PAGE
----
Want Population Growth? Lower All Taxes (Except Sales)
A couple weeks ago, The Wall Street Journal published an interactive feature on state-by-state population data, as compiled by the Census Bureau. The study looks at the net population growth for each state during the twelve months ended July 1, 2007 and offers some insights into domestic migration trends. While the U.S. population increased 1.0% during the observed period, the growth rate at the state level ranged from -0.4% to 2.9%.
Generally, the trends were familiar. The fastest growing states were in the interior west (Nevada, Arizona, Utah, Idaho), while the slowest growing (or even contracting) populations tended to be in the midwest and northeast (Michigan, Ohio, Rhode Island, Vermont, New York). But there's such great disparity among the growth rates (even among neighboring states) that macro-regional conditions don't seem to fully account for it.
Turns out there's a whole class of population growth drivers that can shed additional light. A hint? It rhymes with "facts is" (according to Steve Miller).
The good people at the Tax Foundation publish an annual scorecard of state business tax climates, ranking each on an overall basis and specifically on corporate taxes, individual income taxes, sales taxes, unemployment taxes, and property taxes. In their words:
States with the best tax systems will be most competitive in attracting new businesses and be the most effective at generating economic and employment growth.
Although the market is now global, the Department of Labor reports that most mass job relocations are from one U.S. state to another rather than to an overseas location. This means that state lawmakers must be aware of how their states' business climates stack up to others in their region and nationwide.
I compared the Tax Foundation business tax environment data with the Census Bureau population growth data to see if anything useful would pop out (my hypothesis being that more punitive states would lag national population growth and more competitive, lower-tax states would thrive).
Just by comparing the 50 states' tax climate ranks with their population ranks, a general correlation emerges. Broadly speaking (as any Sim City mayor can attest), states with harsher tax climates see a drain on their population (versus the national average), while more accommodating states see faster growth.
Some edge cases and other notables are highlighted and labeled.
Admittedly, the fit is far from perfect. Relative tax rates certainly aren't the only (or even dominant) driver of migration decisions. But given that few people probably give it meaningful conscious thought when considering a move (relative to lifestyle, family, and broader regional factors, anyway), it's notable that there is a discernible correlation at all. The R-squared value for the linear regression of the data is 0.33, meaning fully one third of the variability in a population growth rank is explained by the states' tax ranks.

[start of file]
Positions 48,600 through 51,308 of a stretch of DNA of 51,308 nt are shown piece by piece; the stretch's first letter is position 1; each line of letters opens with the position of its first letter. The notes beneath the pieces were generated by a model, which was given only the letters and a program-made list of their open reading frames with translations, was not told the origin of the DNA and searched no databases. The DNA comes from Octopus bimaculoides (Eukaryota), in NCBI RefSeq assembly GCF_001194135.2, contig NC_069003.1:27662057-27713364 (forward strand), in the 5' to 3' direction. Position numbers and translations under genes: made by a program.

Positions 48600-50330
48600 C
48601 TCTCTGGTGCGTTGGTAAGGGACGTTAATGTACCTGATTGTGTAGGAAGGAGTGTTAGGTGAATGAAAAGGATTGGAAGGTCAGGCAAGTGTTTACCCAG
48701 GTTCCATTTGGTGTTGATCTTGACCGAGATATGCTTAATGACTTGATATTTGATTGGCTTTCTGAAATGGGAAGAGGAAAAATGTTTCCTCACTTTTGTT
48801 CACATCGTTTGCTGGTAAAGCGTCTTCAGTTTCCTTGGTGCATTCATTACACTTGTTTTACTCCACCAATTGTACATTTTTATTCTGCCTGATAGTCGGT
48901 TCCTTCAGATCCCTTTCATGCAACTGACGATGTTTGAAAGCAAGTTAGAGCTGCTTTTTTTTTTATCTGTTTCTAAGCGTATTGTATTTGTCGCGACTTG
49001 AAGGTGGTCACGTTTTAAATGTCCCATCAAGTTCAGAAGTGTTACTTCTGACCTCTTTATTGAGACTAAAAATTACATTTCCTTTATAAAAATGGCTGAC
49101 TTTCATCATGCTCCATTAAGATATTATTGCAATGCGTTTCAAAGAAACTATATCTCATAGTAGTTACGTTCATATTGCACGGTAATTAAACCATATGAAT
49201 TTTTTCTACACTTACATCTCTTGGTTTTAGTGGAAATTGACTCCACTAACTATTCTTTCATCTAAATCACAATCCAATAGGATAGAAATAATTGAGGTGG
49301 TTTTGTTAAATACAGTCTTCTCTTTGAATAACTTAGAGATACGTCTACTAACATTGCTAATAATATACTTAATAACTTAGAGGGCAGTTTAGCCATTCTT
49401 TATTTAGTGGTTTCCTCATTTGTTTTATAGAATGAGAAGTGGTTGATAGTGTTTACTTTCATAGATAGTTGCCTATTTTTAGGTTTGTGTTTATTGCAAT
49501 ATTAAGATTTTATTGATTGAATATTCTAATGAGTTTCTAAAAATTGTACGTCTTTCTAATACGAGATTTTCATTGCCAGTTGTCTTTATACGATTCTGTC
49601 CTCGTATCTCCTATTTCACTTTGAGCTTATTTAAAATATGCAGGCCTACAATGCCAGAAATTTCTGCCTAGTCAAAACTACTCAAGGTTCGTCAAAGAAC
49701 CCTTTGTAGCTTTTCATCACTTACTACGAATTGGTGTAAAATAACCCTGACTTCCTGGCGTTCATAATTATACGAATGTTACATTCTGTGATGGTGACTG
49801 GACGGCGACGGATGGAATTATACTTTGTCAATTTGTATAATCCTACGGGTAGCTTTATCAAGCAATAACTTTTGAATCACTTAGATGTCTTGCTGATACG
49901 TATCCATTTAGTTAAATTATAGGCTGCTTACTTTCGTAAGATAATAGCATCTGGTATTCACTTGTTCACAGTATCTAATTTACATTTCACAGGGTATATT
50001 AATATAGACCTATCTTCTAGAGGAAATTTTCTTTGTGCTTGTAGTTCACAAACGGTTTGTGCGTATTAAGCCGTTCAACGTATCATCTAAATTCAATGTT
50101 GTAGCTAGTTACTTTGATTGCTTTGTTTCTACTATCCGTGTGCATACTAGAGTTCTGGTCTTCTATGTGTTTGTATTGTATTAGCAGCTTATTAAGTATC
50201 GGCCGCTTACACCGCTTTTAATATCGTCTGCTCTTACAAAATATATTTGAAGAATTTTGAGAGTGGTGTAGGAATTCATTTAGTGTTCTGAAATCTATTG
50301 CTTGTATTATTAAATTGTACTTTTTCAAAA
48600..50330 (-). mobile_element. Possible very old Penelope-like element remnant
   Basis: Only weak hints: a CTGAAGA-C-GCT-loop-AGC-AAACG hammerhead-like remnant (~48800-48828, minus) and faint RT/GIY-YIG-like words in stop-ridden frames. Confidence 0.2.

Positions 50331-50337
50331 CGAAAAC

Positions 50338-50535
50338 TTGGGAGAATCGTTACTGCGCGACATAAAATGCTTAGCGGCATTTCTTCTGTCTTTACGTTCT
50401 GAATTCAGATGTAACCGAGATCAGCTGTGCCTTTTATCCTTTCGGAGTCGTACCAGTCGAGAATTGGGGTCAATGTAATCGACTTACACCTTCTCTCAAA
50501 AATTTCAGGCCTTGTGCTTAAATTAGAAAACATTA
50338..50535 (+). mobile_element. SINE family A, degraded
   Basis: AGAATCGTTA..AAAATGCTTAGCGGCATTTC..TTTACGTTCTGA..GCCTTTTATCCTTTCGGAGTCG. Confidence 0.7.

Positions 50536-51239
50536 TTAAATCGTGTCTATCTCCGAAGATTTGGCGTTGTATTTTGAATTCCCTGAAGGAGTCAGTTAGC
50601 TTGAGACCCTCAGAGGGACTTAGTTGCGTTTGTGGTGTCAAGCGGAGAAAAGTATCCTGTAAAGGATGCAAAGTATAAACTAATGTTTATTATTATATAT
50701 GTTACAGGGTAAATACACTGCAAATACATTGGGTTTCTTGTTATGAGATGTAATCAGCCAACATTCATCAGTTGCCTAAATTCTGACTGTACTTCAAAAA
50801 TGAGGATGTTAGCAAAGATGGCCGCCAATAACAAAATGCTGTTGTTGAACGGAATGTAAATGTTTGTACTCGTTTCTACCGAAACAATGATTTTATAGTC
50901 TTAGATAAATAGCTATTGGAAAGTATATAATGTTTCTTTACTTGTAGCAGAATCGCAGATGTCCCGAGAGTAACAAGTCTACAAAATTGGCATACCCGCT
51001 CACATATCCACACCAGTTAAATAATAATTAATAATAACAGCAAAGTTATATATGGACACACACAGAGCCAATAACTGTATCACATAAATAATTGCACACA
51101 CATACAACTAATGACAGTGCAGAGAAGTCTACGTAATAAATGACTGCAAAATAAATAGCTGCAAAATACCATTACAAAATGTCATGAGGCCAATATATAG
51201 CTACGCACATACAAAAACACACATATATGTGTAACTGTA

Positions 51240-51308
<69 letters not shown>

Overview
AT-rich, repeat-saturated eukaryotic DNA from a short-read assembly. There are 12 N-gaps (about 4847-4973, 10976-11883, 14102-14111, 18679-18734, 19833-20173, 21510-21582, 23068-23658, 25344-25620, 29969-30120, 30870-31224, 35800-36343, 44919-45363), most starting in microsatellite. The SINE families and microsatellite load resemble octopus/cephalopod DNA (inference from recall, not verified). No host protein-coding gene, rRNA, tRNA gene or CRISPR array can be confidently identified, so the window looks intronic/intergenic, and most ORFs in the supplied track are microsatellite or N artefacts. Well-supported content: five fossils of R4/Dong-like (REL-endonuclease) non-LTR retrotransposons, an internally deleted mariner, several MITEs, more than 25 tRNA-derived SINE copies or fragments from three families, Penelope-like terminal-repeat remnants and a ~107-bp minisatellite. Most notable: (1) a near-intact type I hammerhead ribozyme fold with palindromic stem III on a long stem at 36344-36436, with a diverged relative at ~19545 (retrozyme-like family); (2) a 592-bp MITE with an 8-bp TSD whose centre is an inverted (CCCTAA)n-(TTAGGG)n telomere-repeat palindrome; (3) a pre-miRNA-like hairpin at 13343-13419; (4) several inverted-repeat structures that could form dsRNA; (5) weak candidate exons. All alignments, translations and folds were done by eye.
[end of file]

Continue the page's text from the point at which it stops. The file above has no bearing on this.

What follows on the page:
The degree to which people are deliberately fleeing punitive states in favor of lower tax environments is harder to gauge, but my guess would be that the correlation owes more to a differential in job creation (i.e. states with less punitive tax schemes not only attract new business, but enable those businesses to be more profitable, create more jobs, pay their employees better, etc., which in turn drives migration at the individual level).
As noted, the Tax Foundation rankings consider 5 tax categories (corporate, individual, sales, unemployment, and property). They also rank the states according to each of these categories in isolation. 4 of the 5 tax classes showed similar correlations with the population growth data (higher taxes yield lower growth). The most significant relationship was between property taxes and population growth. Despite the relationship breaking down somewhat in the middle of the pack, at the extremes (particularly among the highest-tax states), the correlation is easily visible. With an R-squared of 0.26, more than one fourth of the variability in population growth rate is explained by property taxes alone.
Of the 14 states with the highest property taxes, all saw slower (or even negative) growth, relative to the country on the whole.
Only one tax category showed a negative correlation between tax climate rank and population growth. While the effect was minor, states with higher sales taxes tended to have higher population growth. This isn't terribly surprising, as consumption taxes tend to be the least "progressive" (i.e. flattest) and thus least punitive taxes, relative to income. Moreover, states with higher sales tax rates tended to be less punitive across other tax classes and to have better overall tax climate ranks, so it stands to reason they'd enjoy better population growth.
I'll take a look at re-running the analysis using more granular data from the Tax Foundation study. Using the rankings as correlation data is illustrative, but it ignores the magnitude of the differentials among the states, which might yield stronger correlations and better insights within the individual tax categories.
Even in this relatively crude fashion though, the comparison seems to offer a fairly clear roadmap for states that want to stem population declines and become more competitive. Even during a year when housing turmoil and widely disparate regional economic conditions likely played an unusually large role in shaping migration trends, state tax policy remained a powerful economic lever.
The implication isn't complicated, but it's nonetheless too narrowly recognized and embraced. Clobbering businesses drives people away, while encouraging wealth creation by punishing it less invites people in.
Handcrafted by Flip on January 7, 2008 |
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